Those lucky enough to have heard the debut concerts of the CSO’s Beethoven Festival last week heard something very special indeed as the orchestra offered some of its best playing for outgoing CSO principal guest conductor Bernard Haitink of his entire tenure here. Particularly gratifying, whether by accident or design, was the noticeable absence of some of the most conspicuous principal players who have routinely blighted concerts under the Haitink era as their skills have deteriorated. Haitink uses a mid-sized orchestra and offers some surprising tempos, much more moderate than you might expect for some of the uptempo movements and brisk, indeed, sometimes almost breakneck, during moderate and slow movements.
This week Haitink and the CSO turn their attention to two groups of symphonies: Nos. 4 and 6, the “Pastoral,” and Nos. 1 and 7. Beethoven’s First Symphony has often been described as “Haydnesque,” and while it is the most conventional of his symphonies, from its opening chords we are in a different sound world than the symphonies of Haydn, or Mozart, for that matter. It is a shame that we are hearing it so late in the cycle where its full impact is diminished; it would have made far more sense to present Symphonies 1 and 3 in the first program, 2 and 5 in the second, and then 4 and 6, which are being paired together, and then 8 and 7, with the Ninth on its own, as it will be next week.
The Second and Fourth Symphonies go underappreciated because their successors are so iconic, but each stand on their own wonderfully well. And of course, Walt Disney’s “Fantasia” aside, Beethoven wrote the most significant piece of programmatic music with his Symphony No. 6 the “Pastoral” symphony, a work that attempts to give us an aural portrayal of nature as Beethoven perceived it, from a sunny day in the fields to a rain and thunderstorm vividly portrayed in the score.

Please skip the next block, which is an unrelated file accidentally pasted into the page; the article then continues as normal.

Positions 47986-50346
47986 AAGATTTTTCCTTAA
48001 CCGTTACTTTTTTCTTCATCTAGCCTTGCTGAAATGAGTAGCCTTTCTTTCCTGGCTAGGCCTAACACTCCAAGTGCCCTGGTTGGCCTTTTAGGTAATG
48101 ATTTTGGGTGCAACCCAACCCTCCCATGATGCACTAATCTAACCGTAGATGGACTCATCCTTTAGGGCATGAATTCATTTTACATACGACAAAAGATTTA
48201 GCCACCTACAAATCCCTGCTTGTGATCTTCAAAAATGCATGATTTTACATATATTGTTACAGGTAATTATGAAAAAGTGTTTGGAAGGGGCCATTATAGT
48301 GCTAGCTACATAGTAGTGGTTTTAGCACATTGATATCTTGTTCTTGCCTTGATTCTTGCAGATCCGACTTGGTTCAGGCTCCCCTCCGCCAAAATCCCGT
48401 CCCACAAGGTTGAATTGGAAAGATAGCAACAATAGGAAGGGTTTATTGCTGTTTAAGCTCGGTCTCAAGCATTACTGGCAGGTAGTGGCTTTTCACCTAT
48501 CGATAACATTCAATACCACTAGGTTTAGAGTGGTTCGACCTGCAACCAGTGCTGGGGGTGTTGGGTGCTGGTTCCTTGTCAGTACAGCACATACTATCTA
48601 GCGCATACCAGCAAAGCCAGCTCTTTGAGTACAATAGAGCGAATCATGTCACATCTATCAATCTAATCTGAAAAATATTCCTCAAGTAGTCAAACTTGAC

The Seventh Symphony has the distinction of being the only Beethoven symphony that Bernard Haitink ever performed with the CSO before this festival, in his first concert with the orchestra back in 1976, and again early on in his tenure as principal conductor. If the pattern that Haitink has established during the festival holds true, expect a faster funeral march but a slower finale. (Dennis Polkow)
June 10, 11 (4 & 6), 8pm, June 15, 7:30pm, June 16 (1 & 7), 8pm, Orchestra Hall at Symphony Center, 220 S. Michigan, (312)294-3000.